Children of alcoholics exhibit symptoms of depression and anxiety more than children of non-alcoholics. COAs have lower self-esteem than non-COAs from childhood through young adulthood. Children of alcoholics show more symptoms of anxiety, depression, and externalizing behavior disorders than non-COAs. Some of these symptoms include crying, lack of friends, fear of going to school, nightmares, perfectionism, hoarding, and excessive self-consciousness.
Many children of alcoholics score lower on tests measuring cognitive and verbal skills than non-COAs. Lacking requisite skills to express themselves can impact academic performance, relationships, and job interviews. The lack of these skills do not, however, imply that COAs are intellectually impaired. COAs are also shown to have difficulty with abstraction and conceptual reasoning, both of which play an important role in problem-solving academically and otherwise.
In her book Adult Children of Alcoholics, Janet G. Woititz describes numerous traits common among adults who had an alcoholic parent. Although not necessarily universal or comprehensive, these traits constitute an adult children of alcoholics syndrome (cf. the work of Wayne Kritsberg).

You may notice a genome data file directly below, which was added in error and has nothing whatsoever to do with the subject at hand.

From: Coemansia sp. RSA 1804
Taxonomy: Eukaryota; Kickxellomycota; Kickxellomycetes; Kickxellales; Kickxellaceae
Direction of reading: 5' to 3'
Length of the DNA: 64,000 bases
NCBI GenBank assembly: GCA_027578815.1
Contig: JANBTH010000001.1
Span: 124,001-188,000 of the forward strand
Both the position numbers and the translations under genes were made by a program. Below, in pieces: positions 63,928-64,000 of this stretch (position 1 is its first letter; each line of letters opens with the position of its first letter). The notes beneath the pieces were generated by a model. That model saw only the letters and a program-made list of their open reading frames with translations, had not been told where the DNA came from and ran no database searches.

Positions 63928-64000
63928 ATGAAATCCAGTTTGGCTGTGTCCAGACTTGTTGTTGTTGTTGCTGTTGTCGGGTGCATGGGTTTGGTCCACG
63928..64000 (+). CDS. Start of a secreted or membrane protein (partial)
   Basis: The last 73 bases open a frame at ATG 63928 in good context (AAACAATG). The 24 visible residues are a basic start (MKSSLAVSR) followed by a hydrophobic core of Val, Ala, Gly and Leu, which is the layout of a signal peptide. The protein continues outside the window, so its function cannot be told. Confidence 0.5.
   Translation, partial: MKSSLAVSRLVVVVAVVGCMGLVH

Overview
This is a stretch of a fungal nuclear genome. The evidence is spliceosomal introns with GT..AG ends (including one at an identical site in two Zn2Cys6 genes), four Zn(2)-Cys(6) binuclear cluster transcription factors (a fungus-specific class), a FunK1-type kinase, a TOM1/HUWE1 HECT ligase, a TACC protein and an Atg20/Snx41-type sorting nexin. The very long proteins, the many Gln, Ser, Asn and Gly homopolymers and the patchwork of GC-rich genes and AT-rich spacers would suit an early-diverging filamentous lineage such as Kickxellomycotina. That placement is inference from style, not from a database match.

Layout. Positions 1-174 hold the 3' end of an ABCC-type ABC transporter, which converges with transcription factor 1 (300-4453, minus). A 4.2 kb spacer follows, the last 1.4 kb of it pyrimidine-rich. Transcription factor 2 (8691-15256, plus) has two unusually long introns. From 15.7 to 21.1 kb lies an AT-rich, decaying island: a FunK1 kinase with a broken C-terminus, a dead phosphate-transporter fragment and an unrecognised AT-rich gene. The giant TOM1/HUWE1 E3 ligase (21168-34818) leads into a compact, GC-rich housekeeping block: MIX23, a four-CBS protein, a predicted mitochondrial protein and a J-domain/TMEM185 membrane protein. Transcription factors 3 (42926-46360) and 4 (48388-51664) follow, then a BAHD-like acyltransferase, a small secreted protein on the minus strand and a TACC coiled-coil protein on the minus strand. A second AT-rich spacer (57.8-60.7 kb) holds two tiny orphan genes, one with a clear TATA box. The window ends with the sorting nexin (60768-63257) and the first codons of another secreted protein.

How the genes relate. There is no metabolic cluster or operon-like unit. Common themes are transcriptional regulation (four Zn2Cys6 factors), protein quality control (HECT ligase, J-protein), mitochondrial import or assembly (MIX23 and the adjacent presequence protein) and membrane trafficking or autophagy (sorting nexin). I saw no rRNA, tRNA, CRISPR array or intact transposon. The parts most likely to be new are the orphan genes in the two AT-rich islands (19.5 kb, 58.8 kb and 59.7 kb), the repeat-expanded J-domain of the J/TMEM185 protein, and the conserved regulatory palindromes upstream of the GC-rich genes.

Suggested practices to mitigate the impact of parental alcoholism on the development of their children include:
- Attending meetings of Adult Children of Alcoholics Anonymous (ACA)
- Maintaining healthy family traditions and practices, such as vacations, mealtimes, and holidays
- Encouraging COAs to develop consistent, stable, relationships with significant others outside of the family.
- Planning non-drinking activities to compete with alcoholic behaviour and tendencies.
Prenatal alcohol-related effects can occur with moderate levels of alcohol consumption by non-alcoholic and alcoholic women. Cognitive performance in infants and children is not as impacted by mothers who stopped alcohol consumption early in pregnancy, even if it was resumed after giving birth.